Ray Delany has been elected as the the New Zealand Computer Society's new president, replacing Don Robertson.
Delany is CEO and owner of DesignerTech, and is a longstanding member of the ICT community.
He has extensive experience in health IT, including holding the role of CIO of the Waitemata District Health Board.
A longtime NZCS member and Fellow, he recently chaired the Society's Mentoring Working Group and the programme committee for the Society's 50th anniversary conference.
Steve Davis has been appointed deputy president. He is a Christchurch-based IT consultant.
In a statement announcing his election, Delany notes: “As a long-standing member I’ve been hugely impressed with the direction and progress made by the Society over the last three years and I’m greatly looking forward to building on this success and continuing the Society’s current direction.
“We’ve seen a dramatic change and significantly improved relevance in recent times.
“It’s great to see, for instance, the Society’s student and young professional membership more than double over the last year. One of my primary objectives is to accelerate that engagement with younger professionals”.
The statement continues: "Delany also cited several other areas he intended to focus on including lifting the presence and credibility of the Society in the Auckland region, growing and embedding the programmes of educational and professional work established in recent years and continuing to ensure the Society was seen as an open, welcoming organisation for all people with an interest in ICT."
Don Robertson opted not to seek re-election after three years as president, and former deputy president David Cowman also chose not to seek re-election.
The renewal was a normal part of the rotation of officials. The term of the President is two years with an optional one-year extension and Robertson has already served three years. He chose not to stand for re-election.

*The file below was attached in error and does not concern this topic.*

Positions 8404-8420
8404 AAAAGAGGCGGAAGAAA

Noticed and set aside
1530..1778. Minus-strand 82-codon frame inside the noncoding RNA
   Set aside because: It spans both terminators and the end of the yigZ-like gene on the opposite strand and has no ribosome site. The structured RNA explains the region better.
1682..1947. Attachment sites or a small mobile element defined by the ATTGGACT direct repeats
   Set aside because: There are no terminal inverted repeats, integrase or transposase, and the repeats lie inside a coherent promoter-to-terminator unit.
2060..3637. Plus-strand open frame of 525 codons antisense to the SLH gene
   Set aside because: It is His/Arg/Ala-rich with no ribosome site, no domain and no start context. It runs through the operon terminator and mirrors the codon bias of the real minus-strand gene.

“It will be good to have a president in Auckland and deputy president in Christchurch to complement the CEO’s presence in Wellington,” says CEO Paul Matthews. Auckland has been something of a neglected market for the society’s services and there are proportionately fewer members there compared with the capital. Lifting Auckland membership will be a key objective under Delaney’s presidency, Matthews says.
Many of the business-oriented ICT industry lobbies are centred in Auckland and perhaps industry participants there hesitate to join one more organisation, he suggests. The difference between a business-oriented lobbying organisation and a professional society like the NZCS should be made clearer; there is a role for both.
To top off a busy week, when the society appeared in Court to appeal removal of its charitable status, it also changed head office buildings, from a premises on the Terrace shared with the Institution of Professional Engineers (IPENZ or Engineers NZ) to dedicated and less cramped offices in Level 24 of Plimmer Towers, still convenient to the central business district.
“The [old] premises were chosen five years ago and were not suitable for the organisation we have become,” Matthews says.
The society sees the close relationship with IPENZ as having made an important contribution to its growth, but the new situation, he says, allows NZCS to establish a distinct identity, no longer “overshadowed” by another organisation’s sign on the façade.